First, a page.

Last edited by Kira; 01-08-2019 at 01:07 AM.
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  7. #5
    BPnet Veteran redshepherd's Avatar
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    Ball pythons eat once a week until they become larger. You shouldn't handle within 48 hours after eating. So naturally, it would lead to maybe 5 handling days a week max.

    Each handling session honestly should be limited to 20-30 minutes max, to avoid stress. Or even less handling, if your snake is more easily stressed and stops eating. 2-3 handling sessions a week is pretty much a safe range for most ball pythons, even nervous ones, as long as your husbandry and setup is correct.

    I handle my ball pythons about 2-3 times a week max, 5-10 minutes each. Not that they can't tolerate a little more, but this amount is just fine and normal.
    Last edited by redshepherd; 01-08-2019 at 01:14 AM.

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  9. #6
    Registered User Bogertophis's Avatar
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    Yes normally adults are much more tolerant, assuming they've had good experiences when handled. That's the other thing, I assumed you plan to get a hatchling,
    and they are more delicate and fearful...many more things prey on snakes when they're small, & their eating is not yet established. An adult snake that's been feeding
    a while is less put off by handling when they're "new" to you, but other things (like the time of year) can make them fast.

    In the wild, they become a braver & better predator as they grow to adult size, but they still have natural enemies. Remember that BPs are ambush-predators, they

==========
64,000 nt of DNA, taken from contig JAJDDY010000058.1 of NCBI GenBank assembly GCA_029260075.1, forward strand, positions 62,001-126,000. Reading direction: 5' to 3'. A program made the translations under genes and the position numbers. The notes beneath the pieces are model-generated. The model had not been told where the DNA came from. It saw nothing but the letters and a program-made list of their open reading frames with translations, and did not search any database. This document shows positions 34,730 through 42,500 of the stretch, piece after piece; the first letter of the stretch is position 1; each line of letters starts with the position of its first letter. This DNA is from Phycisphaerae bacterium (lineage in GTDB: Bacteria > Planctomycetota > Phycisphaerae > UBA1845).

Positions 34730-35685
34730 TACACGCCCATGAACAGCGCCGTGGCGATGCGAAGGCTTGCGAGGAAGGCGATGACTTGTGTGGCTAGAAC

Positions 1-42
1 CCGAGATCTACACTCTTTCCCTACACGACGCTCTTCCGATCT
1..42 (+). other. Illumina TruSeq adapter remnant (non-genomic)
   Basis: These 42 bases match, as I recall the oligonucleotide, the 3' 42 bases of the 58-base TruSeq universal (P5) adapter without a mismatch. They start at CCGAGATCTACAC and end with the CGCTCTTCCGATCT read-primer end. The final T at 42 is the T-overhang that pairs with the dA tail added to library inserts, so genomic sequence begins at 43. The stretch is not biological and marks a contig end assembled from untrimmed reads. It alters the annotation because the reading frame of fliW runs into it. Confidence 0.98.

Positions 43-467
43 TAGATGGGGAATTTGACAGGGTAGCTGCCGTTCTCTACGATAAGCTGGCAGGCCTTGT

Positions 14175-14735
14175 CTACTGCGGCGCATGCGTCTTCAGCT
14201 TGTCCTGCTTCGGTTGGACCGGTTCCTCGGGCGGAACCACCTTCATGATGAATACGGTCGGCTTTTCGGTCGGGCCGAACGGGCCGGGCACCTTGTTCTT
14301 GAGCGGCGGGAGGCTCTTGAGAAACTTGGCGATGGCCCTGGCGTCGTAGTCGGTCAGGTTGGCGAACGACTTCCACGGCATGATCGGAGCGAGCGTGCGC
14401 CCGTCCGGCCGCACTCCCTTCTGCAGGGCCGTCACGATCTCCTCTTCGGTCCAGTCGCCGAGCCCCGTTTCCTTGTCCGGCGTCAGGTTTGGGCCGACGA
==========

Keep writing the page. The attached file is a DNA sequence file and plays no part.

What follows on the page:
don't normally go out & actively hunt prey, they sit & wait for prey to come close enough, so their nature is shy & laid-back.

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    BPnet Veteran cletus's Avatar
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    I don't really handle my BPs unless I'm cleaning them. I put them in another tub when I clean their enclosures and I might hold them for a minute or so but that's it. My gf handles them more than me. I handle my boas more often. Probably 4 or 5 times a week for 15 minutes or so.

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    Registered User Jellybeans's Avatar
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    Re: Handling a bp

    Generally I handle mine 4x a week, which for the most part he lays loosely streached out on me while I'm on the internet. I keep him out for roughly between 20 mins to an hour or so depending.
    He's approx 4 mos old.

    Sent from my LGMP260 using Tapatalk

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    BPnet Veteran MissterDog's Avatar
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    Re: Handling a bp

    Quote Originally Posted by Kira View Post
    Before getting a snake, be sure to realize that they do not give or seek out affection. I say this because many people anthropomorphize snakes, which is unhealthy because it creates unrealistic expectations and can lead to improper care of the animal.
    This. A lot of new owners often mistake signs of a nervous or stressed snake for being curious, explorative or "wanting to play". Even some vets(with no experience in reptiles) do this. There was an incident where someone was told by their vet that their snake squeaks because it wants attention, but really it was a symptom of a respiratory infection.
    Last edited by MissterDog; 01-08-2019 at 12:16 PM.
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  14. #10
    BPnet Veteran redshepherd's Avatar
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    Re: Handling a bp

    Quote Originally Posted by MissterDog View Post
    was told by their vet that their snake squeaks because it wants attention, but really it was a symptom of a respiratory infection.
    I literally still can't believe that happened LOL

    https://www.instagram.com/illusnakes/
    0.1 Tanimbar Scrub Python "Pixie", 0.1 Northern Pine Snake "Genesis"
    0.1 Dumeril's Boa "Vigil",
    0.1 2007 Aru Green Tree Python "Gem"
    1.0 Eastern Indigo "Drogon", 1.0 Blood Python "Magma"
    Ball Pythons
    0.1 Sterling "Drizzle", 1.0 Lesser Butter "Yukon", 0.1 Lesser Mojave "Snowdrift"
    past: 0.4 Ball pythons, 1.0 Russian Rat Snake